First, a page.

In this video, four basic proof techniques used in mathematics are introduced: direct proof, proof by contradiction, proof by induction, and proof by contrapositive. The speaker emphasizes the importance of understanding definitions in proofs and provides a step-by-step explanation of how to use each proof technique. The example used to demonstrate these techniques is proving the statement that the sum of any two consecutive numbers is odd. Each technique is explained using this example, and their various strengths and weaknesses are discussed. While these techniques are fundamental, there is still some subtle reasoning involved in each problem.

## Other approaches of answering your query

Proof – Higher A mathematical proof is a sequence of statements that follow on logically from each other that shows that something is always true. Using letters to stand for numbers means that we can make statements about all numbers in general, rather than specific numbers in particular.

Typically in physics when someone “derives an equation” I’ve found this to mean they took other physics equations that they think approximate reality to some extent and then mathematically manipulated them in some way to come up with the equation they “derived”. Where by a physics equation I mean a mathematical relationship between physical quantities that scientists have defined (e.g. distance or mass) which can be measured by multiples of units (e.g. meters or kilograms)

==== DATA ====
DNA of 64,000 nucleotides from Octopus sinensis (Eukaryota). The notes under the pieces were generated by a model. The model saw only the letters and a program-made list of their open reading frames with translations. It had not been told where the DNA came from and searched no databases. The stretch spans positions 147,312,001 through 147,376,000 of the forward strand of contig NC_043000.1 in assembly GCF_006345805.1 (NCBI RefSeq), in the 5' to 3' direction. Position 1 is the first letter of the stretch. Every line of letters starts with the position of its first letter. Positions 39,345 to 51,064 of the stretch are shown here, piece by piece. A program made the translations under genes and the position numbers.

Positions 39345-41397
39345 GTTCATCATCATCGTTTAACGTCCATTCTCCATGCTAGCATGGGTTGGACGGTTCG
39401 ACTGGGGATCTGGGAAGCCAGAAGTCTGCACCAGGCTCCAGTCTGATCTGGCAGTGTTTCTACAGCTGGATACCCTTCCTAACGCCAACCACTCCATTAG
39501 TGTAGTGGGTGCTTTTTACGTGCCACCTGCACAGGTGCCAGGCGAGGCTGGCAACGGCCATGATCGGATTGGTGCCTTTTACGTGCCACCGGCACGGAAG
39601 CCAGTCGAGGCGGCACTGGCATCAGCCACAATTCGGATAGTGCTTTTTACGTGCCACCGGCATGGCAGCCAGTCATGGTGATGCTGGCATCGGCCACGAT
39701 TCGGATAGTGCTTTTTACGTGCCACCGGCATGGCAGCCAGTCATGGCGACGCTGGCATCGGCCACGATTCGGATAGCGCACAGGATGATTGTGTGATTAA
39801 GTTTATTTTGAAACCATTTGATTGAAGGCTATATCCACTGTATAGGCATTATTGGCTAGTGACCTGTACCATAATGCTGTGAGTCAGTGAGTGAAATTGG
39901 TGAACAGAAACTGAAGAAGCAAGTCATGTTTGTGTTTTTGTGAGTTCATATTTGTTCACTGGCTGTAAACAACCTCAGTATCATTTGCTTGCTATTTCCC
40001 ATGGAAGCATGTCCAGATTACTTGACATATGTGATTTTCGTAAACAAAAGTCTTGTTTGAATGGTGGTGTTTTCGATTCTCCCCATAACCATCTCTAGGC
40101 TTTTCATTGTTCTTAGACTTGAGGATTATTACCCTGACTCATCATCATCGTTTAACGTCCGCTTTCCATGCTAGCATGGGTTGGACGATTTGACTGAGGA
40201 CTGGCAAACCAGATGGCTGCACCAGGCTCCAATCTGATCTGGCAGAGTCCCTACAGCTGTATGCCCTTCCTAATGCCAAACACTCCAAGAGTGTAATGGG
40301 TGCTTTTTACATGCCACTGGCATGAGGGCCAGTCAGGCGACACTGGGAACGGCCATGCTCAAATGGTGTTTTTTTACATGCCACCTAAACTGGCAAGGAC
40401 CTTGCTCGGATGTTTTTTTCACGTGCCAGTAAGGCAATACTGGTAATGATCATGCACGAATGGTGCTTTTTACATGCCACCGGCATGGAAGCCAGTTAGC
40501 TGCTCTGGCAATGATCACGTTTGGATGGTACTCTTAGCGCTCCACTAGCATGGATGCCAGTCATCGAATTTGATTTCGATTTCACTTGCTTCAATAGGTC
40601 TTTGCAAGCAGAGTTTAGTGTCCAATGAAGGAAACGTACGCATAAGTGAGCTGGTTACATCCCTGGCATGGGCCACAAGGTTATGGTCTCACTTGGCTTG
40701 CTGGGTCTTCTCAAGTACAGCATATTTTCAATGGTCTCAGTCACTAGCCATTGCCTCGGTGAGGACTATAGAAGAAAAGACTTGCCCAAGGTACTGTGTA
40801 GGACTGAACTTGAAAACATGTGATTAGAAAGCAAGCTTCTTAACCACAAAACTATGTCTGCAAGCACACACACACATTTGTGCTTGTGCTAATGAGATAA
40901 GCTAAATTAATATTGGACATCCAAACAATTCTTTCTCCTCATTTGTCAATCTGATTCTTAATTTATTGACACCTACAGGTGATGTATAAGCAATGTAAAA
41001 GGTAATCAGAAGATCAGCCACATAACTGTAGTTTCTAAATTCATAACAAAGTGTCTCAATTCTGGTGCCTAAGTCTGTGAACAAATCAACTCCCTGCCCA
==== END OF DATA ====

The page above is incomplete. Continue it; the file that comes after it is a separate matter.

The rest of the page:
Now in so far as you accept those original equations as axioms, embedded in whatever formal system allowed them to make those mathematical manipulations or inference rules, then yes its a proof in that system. But this proof says nothing about whether or not what you derived accurately represents reality which I assume was the goal – as that would depend on the accuracy of the original equations.

For example, let x be your mass, let y be the mass of earth, and let z be the mass of the sun. Now with the (clearly ina…

## Surely you will be interested

*an inferential argument for a mathematical statement, showing that the stated assumptions logically guarantee the conclusion*.

Similar

*is*all about proving that certain statements, such as Pythagoras’ theorem, are true everywhere

*and*for eternity. This

*is*why maths

*is*based on deductive reasoning. A

*mathematical proof is*an argument that deduces

*the*statement that

*is*meant to be proven from other statements that you know for sure are true.

*proof*,

*the*first thing you do

*is*explicitly assume that

*the*hypothesis

*is*true for your selected variable, then use this assumption with definitions

*and*previously proven results to show that

*the*conclusion must be true. Direct

*Proof*Walkthrough: Prove that if a

*is*even, so

*is*a2. Universally quantified implication: For all integers

*mathematical*symbols, along with natural language which usually admits some ambiguity. In most

*mathematical*literature, proofs are written in terms of rigorous informal logic. Purely formal proofs, written fully in symbolic language without

*the*involvement of natural language, are considered in

*proof*theory.